Competition watchdog's low threshold hitting M&A deals
Recent years have witnessed a significant increase in M&A activity in Ireland. This is reflected in the growing number of deals which have been notified to the Competition Regulator, the Competition and Consumer Protection Commission (CCPC). Deals which satisfy certain turnover thresholds in Ireland must be notified to the CCPC for its approval if the deal is to proceed.
The CCPC recently announced that in 2017 a total of 72 transactions were notified to the CCPC, an increase of 7.5pc on the number of transactions notified to the regulator in 2016.
The transactions notified involved an estimated aggregate turnover of €56m within the State.
Increased M&A activity, however, is not the only reason for the increased activity at the regulatory level.
The thresholds which trigger a filing requirement to the CCPC which were introduced in 2014 are set at very low levels. In practice, any acquisition by a company with group turnover in Ireland of at least €47m of a company which has €3m turnover or more in Ireland must be notified to the CCPC.
These thresholds catch a lot of transactions, the vast majority of which will raise no competition issues for the regulator. The parties, however, will have to deal with the delay, practicalities and costs of a filing (a filing fee of €8,000 plus legal costs), whilst an understaffed mergers division in the CCPC will spend unnecessary time on non-issue cases.
This situation has been the subject of much criticism from the business community in Ireland (and abroad). Some companies have contacted the CCPC directly to express their concerns and frustration. At the same time, there are concerns that some companies may not be complying with the rules. In any case, the rules should be amended to reflect in more realistic terms threshold requirements which will be more likely to catch the scale and nature of transaction which requires regulatory review in Ireland.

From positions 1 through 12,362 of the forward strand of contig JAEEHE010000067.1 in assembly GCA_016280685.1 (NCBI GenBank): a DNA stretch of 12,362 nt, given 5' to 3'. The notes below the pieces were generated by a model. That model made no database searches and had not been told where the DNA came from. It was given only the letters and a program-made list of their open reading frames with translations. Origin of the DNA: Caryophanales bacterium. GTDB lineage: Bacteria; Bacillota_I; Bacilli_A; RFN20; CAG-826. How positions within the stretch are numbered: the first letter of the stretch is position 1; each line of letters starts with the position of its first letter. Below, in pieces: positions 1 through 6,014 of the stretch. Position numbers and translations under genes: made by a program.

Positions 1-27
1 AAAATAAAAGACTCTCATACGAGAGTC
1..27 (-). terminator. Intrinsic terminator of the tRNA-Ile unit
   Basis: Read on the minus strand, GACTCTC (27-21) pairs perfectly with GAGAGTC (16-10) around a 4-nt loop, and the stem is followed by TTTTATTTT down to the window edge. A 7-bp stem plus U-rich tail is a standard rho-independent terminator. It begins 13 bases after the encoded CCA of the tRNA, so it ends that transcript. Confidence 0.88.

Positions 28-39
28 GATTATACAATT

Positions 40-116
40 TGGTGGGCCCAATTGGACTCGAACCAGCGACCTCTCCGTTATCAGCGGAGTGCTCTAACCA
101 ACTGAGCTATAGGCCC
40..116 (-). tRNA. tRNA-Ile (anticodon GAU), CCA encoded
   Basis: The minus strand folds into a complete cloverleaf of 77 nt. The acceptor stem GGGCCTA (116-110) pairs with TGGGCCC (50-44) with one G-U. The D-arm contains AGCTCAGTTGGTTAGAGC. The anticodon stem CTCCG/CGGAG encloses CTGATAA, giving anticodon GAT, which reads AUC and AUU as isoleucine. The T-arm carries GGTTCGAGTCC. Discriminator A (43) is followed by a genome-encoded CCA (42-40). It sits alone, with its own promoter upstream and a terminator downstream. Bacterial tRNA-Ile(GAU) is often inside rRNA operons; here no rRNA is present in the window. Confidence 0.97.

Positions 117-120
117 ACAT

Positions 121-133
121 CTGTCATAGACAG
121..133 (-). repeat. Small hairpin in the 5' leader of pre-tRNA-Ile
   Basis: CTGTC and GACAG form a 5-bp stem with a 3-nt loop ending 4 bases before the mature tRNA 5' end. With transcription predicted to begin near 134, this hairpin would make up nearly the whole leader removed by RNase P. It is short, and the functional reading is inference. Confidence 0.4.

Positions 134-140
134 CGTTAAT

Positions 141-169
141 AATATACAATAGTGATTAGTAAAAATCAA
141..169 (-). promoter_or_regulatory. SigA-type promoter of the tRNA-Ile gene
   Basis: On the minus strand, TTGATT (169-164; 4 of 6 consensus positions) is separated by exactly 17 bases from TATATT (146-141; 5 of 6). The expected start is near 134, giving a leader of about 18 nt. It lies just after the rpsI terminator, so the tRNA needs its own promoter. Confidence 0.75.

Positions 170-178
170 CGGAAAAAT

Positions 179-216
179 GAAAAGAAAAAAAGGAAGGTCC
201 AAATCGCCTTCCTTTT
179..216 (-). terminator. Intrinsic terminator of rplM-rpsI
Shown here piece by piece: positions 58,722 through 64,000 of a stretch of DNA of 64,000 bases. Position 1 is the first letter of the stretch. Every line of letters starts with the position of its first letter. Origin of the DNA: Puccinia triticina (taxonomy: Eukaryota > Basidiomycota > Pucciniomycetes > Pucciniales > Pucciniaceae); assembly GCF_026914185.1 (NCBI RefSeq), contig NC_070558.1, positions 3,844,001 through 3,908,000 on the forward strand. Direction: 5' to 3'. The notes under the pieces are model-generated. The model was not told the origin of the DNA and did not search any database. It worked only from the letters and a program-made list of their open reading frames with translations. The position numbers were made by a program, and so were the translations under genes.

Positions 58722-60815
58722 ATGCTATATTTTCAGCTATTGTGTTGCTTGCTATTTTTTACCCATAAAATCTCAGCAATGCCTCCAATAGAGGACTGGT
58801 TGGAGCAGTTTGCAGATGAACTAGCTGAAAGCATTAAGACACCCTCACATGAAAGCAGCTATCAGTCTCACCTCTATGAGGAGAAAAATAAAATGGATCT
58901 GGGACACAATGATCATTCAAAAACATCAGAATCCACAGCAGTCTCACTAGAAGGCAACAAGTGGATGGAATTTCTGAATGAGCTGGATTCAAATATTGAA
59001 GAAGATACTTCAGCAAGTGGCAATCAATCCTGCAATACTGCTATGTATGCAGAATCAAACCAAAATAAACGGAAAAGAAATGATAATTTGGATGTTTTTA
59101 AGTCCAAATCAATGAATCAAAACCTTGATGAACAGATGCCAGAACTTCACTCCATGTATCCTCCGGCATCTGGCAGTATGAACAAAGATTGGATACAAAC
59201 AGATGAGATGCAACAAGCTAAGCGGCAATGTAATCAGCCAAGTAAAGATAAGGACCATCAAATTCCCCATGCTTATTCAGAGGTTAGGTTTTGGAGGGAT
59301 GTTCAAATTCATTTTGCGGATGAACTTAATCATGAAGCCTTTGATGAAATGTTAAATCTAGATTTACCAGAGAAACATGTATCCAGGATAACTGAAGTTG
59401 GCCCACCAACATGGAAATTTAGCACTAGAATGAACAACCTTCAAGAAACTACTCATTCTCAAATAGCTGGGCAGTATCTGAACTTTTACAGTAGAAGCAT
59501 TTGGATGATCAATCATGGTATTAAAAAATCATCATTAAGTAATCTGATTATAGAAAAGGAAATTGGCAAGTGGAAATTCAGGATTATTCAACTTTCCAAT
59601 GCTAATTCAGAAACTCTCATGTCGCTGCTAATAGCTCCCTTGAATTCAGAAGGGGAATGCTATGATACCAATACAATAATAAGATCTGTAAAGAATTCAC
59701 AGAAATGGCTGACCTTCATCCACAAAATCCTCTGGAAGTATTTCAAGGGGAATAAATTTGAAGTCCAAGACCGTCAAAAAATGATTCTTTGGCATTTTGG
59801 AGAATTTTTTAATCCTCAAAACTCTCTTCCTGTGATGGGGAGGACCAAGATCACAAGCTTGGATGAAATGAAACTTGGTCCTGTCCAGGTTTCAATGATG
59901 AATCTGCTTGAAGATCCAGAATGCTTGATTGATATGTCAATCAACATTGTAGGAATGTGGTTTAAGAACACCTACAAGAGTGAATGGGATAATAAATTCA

The appropriateness of the current financial thresholds and whether the thresholds should be adjusted upwards was the subject of a public consultation organised by the Department of Business, Enterprise and Innovation in late 2017. Hopefully this will result in a more practical outcome for companies and the regulator.
At the other end of the spectrum of merger control, Brexit may result in more cross-border deals which may require mergers approval in a number of countries and Ireland and the UK in particular. Parties to such transactions will need to plan their regulatory strategy well in advance, both in order to ensure that they obtain all necessary regulatory approvals and that they do so within a time frame that also works commercially.
That said, these are the type of transactions that the CCPC should be able to focus on rather than spending time on small-scale deals which will very rarely raise competition issues in practice.
John Meade is a solicitor practising in EU and Competition Law. He advises companies on Merger Control in Ireland, the UK and the EU
Sunday Indo Business